Birds of a Feather: Bowerbirds and Me by Susan L. Roth

Summary

What does a bowerbird have in common with author/illustrator Susan L. Roth? It turns out alot! In her story, Birds of a Feather: Bowerbirds and Me, Roth describes her art process in an interesting way. She compares it to how bowerbirds make their nests. They both collect unusual objects for their creations. They also love adding color to their projects. Roth uses tweezers and her hands to manipulate materials, while bowerbirds use their beak and claws.

Readers are going to love this idea of comparing oneself to an animal. They’ll also enjoy the illustrations composed with all different kinds of material. For curious readers who want to learn more about Roth and bowerbirds, they’ll be happy to find detailed information in the back matter.

Double page spread found in the picture book Birds of a Feather: Bowerbirds and Me by Susan L. Roth. A bowerbird collects material with it's beak and claws while an artist uses her hands and scissors to work with materials.

Response to Literature

AASL Standards Framework for Learners: Explore/Think V.A.1 Learners develop and satisfy personal curiosity by reading widely and deeply in multiple formats and create for a variety of purposes.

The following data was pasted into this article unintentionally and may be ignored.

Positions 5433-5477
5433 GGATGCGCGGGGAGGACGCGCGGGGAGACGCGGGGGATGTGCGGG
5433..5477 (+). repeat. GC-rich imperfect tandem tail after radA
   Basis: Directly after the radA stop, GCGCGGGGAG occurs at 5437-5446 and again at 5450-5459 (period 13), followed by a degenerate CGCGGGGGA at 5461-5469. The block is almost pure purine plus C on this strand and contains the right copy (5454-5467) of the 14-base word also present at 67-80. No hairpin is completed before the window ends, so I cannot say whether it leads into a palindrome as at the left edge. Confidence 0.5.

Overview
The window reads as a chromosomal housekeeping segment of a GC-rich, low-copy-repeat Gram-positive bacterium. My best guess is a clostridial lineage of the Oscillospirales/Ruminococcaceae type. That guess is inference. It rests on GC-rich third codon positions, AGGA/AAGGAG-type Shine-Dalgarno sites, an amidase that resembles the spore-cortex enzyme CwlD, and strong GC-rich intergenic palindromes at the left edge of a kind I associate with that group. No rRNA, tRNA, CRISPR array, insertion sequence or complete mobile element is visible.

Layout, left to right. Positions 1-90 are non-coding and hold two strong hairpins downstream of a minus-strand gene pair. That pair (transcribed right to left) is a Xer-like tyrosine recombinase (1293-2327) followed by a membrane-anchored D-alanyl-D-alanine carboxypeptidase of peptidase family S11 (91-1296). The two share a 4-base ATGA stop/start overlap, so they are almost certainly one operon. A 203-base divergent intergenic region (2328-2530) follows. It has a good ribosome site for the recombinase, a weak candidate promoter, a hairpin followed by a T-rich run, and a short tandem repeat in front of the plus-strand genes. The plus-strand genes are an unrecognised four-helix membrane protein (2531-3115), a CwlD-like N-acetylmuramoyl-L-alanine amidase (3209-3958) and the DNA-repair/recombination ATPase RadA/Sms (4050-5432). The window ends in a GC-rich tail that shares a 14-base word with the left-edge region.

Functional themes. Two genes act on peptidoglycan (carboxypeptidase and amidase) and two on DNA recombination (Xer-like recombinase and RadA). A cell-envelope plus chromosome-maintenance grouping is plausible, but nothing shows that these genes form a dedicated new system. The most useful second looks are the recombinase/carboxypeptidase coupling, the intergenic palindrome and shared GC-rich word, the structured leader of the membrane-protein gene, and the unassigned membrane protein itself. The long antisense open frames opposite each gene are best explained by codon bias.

Invite learners to think about something they love to do. Is there an animal that has an affinity for the same thing? Direct learners to create Venn Diagram to show the similarities and differences they have with the animal. Explain that they will have to do some research to find as much information as they can to make a strong argument for their comparisons.

If you like these lesson ideas, please take a look at our book, Lessons Inspired by Picture Books for Primary Grades. This resource includes ready-to-go lesson plans that meet the standards. Worksheets, assessments and rubrics are included.

Click here to purchase Birds of a Feather: Bowerbirds and Me from Bookshop.org.

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